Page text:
As the first week at Penland progressed to week two, the piles of books on our studio meeting table (and the individual studio tables) have grown substantially. We have spoken of so many things and explored SO many ideas. Here are a few of the volumes that have made their way into our conversations:
Thank you to Pinkney Herbert’s studio at Penland…
Just when I think that it can’t get any better, it does. A weekend in the mountains was what I needed and it’s the first time in ages that I meet Monday morning feeling rested, relaxed (beyond measure), and balanced. The highlight of my weekend was certainly a swim in the North Toe River: icy cold waters, a gentle rain, friends, a series of rapids, warmer pools of water carved into the rocks. I often forget how MUCH I NEED to be outside.
While I swam, my studio continued their adventures in stenciling and sewing.
After two hours of restorative yoga, a walk around the studio reveals beautiful progress.
It’s been raining every day here at Penland—such a change from the dry, dying fields of North Alabama over the last weeks. Like a miracle, it rained on our cotton field, too (more to come on that next week). My father reports that we did get 3 inches of rain at my house and I love how he called it a “good rain.” “Long and slow,” he drawls. I know what he means. It has been the same here at Penland, but I have a pair of rubber boots and, thanks to a Spruce Pine store, a camping poncho. And the mountains here just feel like they are particularly beautiful in the rain… I believe that they call them the “Smoky Mountains” for a reason. Continue reading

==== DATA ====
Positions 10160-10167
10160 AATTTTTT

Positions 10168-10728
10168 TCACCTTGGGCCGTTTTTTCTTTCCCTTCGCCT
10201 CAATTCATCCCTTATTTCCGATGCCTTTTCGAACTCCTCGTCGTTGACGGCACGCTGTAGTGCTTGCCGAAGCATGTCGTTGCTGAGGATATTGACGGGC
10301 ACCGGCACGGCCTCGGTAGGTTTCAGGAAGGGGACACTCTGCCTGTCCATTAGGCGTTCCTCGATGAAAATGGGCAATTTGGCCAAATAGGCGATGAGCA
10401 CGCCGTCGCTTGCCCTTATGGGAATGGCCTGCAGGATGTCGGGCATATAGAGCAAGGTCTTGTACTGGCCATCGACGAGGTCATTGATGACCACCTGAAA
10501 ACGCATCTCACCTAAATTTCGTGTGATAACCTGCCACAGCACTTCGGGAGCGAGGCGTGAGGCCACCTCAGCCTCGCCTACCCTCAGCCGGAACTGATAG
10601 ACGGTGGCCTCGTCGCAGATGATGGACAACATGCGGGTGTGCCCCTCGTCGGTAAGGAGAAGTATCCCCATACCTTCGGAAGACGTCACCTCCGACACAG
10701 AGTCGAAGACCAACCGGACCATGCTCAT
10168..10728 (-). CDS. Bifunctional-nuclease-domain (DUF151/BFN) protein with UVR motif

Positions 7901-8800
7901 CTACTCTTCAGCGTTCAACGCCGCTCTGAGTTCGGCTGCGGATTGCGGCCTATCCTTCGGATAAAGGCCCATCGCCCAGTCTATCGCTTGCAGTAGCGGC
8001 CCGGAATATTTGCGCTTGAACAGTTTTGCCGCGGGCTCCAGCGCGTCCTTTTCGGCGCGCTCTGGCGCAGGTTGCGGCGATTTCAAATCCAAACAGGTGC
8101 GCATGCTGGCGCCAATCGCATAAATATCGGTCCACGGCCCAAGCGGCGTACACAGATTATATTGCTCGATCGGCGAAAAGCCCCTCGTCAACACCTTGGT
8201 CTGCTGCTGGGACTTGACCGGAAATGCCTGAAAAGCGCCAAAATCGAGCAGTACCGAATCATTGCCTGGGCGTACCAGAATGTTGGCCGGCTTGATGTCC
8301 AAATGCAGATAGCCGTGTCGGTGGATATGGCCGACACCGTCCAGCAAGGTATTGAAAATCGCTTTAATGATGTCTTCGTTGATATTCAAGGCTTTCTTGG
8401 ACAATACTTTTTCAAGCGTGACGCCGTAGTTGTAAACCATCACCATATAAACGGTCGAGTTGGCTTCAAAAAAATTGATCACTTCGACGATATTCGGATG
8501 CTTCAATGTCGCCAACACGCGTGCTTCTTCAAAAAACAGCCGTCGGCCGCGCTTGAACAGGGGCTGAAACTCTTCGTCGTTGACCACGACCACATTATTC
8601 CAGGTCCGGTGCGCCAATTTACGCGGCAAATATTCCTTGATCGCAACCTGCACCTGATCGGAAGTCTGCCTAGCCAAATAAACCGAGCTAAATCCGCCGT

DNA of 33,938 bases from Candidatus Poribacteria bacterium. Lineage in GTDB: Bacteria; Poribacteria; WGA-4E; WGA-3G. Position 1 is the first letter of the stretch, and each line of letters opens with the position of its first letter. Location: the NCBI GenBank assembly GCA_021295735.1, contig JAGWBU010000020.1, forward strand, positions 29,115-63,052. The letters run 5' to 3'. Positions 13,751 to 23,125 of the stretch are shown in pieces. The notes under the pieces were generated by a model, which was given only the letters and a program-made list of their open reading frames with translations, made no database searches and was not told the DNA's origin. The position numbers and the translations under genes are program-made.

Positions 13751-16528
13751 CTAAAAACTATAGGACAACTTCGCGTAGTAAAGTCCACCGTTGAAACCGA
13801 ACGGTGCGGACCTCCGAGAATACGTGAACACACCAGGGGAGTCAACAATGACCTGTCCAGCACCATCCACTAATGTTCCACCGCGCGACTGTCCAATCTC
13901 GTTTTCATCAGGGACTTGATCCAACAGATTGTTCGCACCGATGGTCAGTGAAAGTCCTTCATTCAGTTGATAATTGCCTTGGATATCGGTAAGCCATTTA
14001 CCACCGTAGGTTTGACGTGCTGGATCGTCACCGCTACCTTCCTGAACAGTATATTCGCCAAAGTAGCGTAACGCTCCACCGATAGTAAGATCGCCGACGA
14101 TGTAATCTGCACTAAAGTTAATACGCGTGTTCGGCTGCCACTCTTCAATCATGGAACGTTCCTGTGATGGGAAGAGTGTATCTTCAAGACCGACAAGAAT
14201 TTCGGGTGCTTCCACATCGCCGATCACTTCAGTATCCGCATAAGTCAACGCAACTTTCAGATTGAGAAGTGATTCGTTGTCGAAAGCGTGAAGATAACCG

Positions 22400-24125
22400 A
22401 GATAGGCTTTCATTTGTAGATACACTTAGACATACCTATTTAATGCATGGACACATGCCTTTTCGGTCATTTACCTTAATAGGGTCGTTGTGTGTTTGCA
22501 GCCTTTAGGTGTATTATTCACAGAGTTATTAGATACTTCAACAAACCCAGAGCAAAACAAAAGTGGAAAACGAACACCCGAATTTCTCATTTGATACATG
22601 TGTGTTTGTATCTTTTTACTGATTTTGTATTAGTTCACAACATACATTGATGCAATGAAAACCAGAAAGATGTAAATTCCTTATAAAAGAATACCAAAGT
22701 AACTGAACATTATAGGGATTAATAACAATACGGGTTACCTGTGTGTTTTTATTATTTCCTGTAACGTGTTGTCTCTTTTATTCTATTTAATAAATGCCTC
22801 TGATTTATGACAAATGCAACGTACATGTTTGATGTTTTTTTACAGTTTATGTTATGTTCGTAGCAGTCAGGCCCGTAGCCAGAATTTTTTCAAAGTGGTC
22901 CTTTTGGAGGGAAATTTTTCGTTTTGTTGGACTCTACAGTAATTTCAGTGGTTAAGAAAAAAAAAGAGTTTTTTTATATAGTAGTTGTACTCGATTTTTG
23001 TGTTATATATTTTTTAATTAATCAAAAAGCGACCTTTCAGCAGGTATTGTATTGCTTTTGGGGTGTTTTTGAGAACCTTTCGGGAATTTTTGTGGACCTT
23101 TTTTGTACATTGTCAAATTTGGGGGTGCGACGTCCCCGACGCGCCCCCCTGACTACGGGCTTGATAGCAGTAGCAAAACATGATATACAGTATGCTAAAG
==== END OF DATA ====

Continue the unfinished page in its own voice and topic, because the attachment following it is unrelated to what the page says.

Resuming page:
I was about 22 years old when I entered my first design studio. I felt like a baby. I had rarely taken an art class in school. When I say rarely, I mean there had been a few special days of art in grade school – nothing particularly formal, and certainly nothing recent. At that time, I didn’t think that I KNEW how to make. In that moment, those grade school classes and the lessons of my grandmothers in living arts didn’t seem to matter; I was scared of the entire process and frozen. The freedom that seemed to stretch before me was too much for my young mind to handle. As a young adult, my best friend was a budding artist. I remember her beautiful drawings so clearly and I began to think that that art was fascinating, but something that OTHER people did. Prints of Pinkie and The Blue Boy in gold foil frames, purchased at the local furniture store, were the only “art” that hung in our home.
Even when I land in one of the most beautiful (peaceful) places on Earth, it takes me time to settle in, to relax, and to feel like I belong. Regardless, there is already a sort of “hum” in the studio, as my friend Cathy Bailey might say. You can “hear” thoughts coming together, the whisper of thread through fabric, and hands moving, all mingled with an underlying buzz that permeates the Penland campus.
I flew out of hot and dry North Alabama on Saturday afternoon and woke up in room #2 surrounded by the cool mountain airs of Penland, North Carolina.
Once home to Tee Jays Manufacturing Co., the industrial park where our studio – which we call ‘The Factory’- is located, is also home to many other manufacturers and distributors. Often it has been written that our community collapsed under the weight of NAFTA and the departing textile industry; however, that simply isn’t true. There are many strong companies that still find their homes here in this park on the edge of Florence and one, especially relevant to the upcoming 4th of July celebrations, is TNT Fireworks.
As Independence Day approaches, TNT’s Tommy Glasco took time from his busy schedule to talk about the company and their work. Founded in the late 1950s by Charles Anderson, TNT evolved from a former company called Alabama Sparkler. Anderson, founder of a successful book and magazine business, was seeking to sell seasonal products as a way of expanding his business. Fireworks were a successful fit. Over the years, TNT has become the largest distributor of consumer fireworks in the nation, possibly the world; however, they continue to maintain strong local roots.